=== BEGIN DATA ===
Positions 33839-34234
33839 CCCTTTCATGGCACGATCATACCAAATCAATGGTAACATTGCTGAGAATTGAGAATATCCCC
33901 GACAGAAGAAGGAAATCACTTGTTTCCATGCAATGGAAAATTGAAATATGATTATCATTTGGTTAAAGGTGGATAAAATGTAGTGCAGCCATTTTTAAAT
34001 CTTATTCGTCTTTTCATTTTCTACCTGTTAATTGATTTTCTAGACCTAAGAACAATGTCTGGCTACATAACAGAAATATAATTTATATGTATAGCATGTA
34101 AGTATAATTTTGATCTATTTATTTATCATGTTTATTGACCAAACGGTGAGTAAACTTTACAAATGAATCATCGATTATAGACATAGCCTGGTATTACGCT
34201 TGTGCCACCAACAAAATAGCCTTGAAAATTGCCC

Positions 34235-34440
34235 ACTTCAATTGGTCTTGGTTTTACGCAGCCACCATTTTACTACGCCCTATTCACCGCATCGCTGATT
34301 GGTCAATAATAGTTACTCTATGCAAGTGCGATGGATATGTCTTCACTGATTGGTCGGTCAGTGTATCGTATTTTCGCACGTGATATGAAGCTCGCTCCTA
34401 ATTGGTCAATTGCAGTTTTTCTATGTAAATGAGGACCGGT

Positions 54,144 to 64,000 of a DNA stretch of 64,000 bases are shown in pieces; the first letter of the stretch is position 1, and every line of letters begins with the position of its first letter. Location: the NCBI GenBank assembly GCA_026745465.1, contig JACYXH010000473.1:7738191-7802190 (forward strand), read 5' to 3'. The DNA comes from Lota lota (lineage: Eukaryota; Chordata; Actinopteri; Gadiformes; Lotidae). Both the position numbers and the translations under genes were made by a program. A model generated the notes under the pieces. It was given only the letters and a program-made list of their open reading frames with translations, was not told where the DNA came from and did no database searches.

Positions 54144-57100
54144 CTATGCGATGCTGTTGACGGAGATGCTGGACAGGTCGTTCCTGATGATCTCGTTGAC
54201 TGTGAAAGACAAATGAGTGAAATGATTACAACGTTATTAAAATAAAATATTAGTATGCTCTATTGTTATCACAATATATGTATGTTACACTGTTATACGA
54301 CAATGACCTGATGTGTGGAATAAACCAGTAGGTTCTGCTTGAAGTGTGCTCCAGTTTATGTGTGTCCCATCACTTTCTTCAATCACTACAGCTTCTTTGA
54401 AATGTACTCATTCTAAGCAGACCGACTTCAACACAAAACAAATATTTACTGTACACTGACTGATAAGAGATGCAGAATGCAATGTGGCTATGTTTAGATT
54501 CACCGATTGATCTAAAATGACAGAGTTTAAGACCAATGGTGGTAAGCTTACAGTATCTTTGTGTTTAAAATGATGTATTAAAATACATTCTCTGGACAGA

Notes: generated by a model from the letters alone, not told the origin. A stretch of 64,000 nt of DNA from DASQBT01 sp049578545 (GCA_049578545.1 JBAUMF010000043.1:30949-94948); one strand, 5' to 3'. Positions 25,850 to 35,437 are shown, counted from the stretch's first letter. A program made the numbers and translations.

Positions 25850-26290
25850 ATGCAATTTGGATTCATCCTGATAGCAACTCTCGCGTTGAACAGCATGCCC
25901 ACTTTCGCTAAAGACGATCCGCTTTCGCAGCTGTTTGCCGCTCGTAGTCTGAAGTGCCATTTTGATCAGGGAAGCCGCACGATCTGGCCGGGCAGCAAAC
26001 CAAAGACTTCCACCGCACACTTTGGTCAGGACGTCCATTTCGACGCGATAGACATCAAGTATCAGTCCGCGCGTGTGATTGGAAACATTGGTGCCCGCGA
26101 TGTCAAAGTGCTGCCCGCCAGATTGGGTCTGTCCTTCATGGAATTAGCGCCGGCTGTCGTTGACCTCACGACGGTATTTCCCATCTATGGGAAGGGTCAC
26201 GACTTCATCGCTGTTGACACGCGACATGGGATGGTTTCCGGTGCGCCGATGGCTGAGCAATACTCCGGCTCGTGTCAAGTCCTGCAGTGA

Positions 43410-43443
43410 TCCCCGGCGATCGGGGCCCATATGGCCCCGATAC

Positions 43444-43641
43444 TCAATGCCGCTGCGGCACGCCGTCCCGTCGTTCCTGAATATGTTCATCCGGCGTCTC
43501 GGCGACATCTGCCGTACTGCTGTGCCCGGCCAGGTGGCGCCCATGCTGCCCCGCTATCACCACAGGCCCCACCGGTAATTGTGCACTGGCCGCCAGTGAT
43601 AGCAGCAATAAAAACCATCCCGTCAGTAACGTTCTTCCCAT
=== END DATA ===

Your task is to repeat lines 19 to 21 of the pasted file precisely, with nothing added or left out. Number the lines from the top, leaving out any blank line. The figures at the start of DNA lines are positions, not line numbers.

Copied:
Positions 25850-26290
25850 ATGCAATTTGGATTCATCCTGATAGCAACTCTCGCGTTGAACAGCATGCCC
25901 ACTTTCGCTAAAGACGATCCGCTTTCGCAGCTGTTTGCCGCTCGTAGTCTGAAGTGCCATTTTGATCAGGGAAGCCGCACGATCTGGCCGGGCAGCAAAC